“We’re known as the floor covering capital of the world, yet two of our biggest economic development announcements have been the manufacture of solar panels and then components for electric vehicles,” says Rob Bradham, president and CEO of the Greater Dalton Chamber of Commerce. “But those are exactly the type of tenants we want at Carbondale Business Park. They diversify our economy, which is good for us. They play to our strength, which is manufacturing products. … We’re proud of our manufacturing heritage. We’re one of the few places in the country that has a truly manufacturing-based economy. We don’t shy away from that. And translating our manufacturing heritage into the new clean-energy types of manufacturing is really good for us.”

Regional Responsibilities

Dalton is part of the metropolitan statistical area with Chattanooga and Cleveland, Tenn., and Whitfield County is part of the Greater Chattanooga Economic Partnership (GCEP), a public-private effort that includes a 16-county region in Northeast Alabama, Northwest Georgia and Southeast Tennessee. Taking a regional approach to promoting the area just makes sense, says Campbell. “We all benefit if one of us wins because we have a very mobile society,” he says. “If I lose a project to Chattanooga or Cleveland, there’s a good chance that somebody who lives in Dalton could [still] see their life improve because of it.”

There’s so much back-and-forth commuting that Charles Wood, chief economic development officer for GCEP, quotes a former mayor of Chattanooga joking that it was the second-biggest city in Georgia. The GCEP’s effort “has really been around trying to send one message that covers the full success of the region,” he says. The availability of a trained workforce is a key factor, and the region as a whole has had success with foreign direct investment. Wood sees some additional opportunity with the recent shifts in global trade, as international companies look to onshore more production.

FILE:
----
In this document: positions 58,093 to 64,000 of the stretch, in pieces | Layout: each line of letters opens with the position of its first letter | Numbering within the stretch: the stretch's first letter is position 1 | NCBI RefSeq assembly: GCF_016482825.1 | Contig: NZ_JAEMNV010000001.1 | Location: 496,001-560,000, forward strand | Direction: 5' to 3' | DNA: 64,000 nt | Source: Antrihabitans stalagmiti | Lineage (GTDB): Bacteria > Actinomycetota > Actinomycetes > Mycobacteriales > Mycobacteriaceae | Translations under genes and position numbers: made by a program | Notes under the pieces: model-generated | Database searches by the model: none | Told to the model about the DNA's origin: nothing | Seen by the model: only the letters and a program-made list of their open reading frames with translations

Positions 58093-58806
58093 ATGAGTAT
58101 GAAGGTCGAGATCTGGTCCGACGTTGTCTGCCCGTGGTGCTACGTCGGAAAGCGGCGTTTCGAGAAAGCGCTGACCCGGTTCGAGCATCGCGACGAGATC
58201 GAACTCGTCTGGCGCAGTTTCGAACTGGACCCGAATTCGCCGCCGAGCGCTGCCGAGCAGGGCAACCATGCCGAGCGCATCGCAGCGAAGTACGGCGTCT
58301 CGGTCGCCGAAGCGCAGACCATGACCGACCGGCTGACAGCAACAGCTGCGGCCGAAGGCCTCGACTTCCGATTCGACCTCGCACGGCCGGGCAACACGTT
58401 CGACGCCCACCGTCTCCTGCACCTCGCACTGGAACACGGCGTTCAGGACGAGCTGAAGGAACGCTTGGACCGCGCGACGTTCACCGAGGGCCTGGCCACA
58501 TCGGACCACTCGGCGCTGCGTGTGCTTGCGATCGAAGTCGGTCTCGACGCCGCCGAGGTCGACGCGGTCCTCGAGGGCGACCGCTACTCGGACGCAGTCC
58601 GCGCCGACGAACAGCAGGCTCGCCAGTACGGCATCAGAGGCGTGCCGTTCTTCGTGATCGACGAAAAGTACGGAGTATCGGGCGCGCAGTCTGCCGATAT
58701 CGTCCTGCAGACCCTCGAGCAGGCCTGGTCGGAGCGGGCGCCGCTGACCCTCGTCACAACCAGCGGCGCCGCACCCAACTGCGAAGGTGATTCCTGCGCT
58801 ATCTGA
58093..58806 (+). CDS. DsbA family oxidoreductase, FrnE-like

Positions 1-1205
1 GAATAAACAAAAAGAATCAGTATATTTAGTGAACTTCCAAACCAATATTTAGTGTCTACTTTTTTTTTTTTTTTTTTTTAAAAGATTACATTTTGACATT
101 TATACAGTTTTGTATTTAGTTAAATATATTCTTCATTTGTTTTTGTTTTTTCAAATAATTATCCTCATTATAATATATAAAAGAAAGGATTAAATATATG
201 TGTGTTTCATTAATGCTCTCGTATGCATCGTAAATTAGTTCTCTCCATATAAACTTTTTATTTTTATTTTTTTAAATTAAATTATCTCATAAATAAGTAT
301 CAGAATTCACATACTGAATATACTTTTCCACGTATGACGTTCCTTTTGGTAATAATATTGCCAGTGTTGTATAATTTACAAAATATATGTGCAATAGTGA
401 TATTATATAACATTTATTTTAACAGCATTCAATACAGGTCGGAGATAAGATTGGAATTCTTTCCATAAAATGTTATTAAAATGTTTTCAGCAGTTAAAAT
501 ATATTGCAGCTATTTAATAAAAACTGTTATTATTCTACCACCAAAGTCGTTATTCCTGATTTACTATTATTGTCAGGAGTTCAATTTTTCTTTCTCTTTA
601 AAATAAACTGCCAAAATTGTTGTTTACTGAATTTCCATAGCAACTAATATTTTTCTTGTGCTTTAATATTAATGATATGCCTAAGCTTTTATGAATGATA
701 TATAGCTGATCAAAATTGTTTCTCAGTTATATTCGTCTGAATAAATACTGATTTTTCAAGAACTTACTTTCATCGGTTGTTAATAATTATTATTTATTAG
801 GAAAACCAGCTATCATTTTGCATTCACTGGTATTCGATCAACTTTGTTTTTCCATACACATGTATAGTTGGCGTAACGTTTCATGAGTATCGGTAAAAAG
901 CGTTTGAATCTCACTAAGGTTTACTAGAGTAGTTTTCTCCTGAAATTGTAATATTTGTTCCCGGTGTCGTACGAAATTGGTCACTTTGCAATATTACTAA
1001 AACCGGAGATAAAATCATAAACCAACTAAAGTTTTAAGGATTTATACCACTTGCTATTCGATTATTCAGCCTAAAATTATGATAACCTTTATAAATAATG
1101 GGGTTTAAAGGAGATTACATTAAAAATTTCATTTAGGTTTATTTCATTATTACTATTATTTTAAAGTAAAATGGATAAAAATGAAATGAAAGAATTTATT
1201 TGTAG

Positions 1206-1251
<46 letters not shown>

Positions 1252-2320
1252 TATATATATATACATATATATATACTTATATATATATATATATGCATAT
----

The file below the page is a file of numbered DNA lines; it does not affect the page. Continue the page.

From its Chattanooga home base, GCEP regularly brings a regional delegation to a Volkswagen supplier fair in Germany, for example (though not this year due to COVID travel restrictions). It includes representatives from Alabama, Tennessee and Georgia – Campbell has made the trip before.

“It’s a very powerful message when you’re sitting across the table from a corporate executive and they ask what the region is like in the different states, and we’re sitting there together, focused on supporting their business as opposed to looking at it from a purely competitive perspective,” Wood says.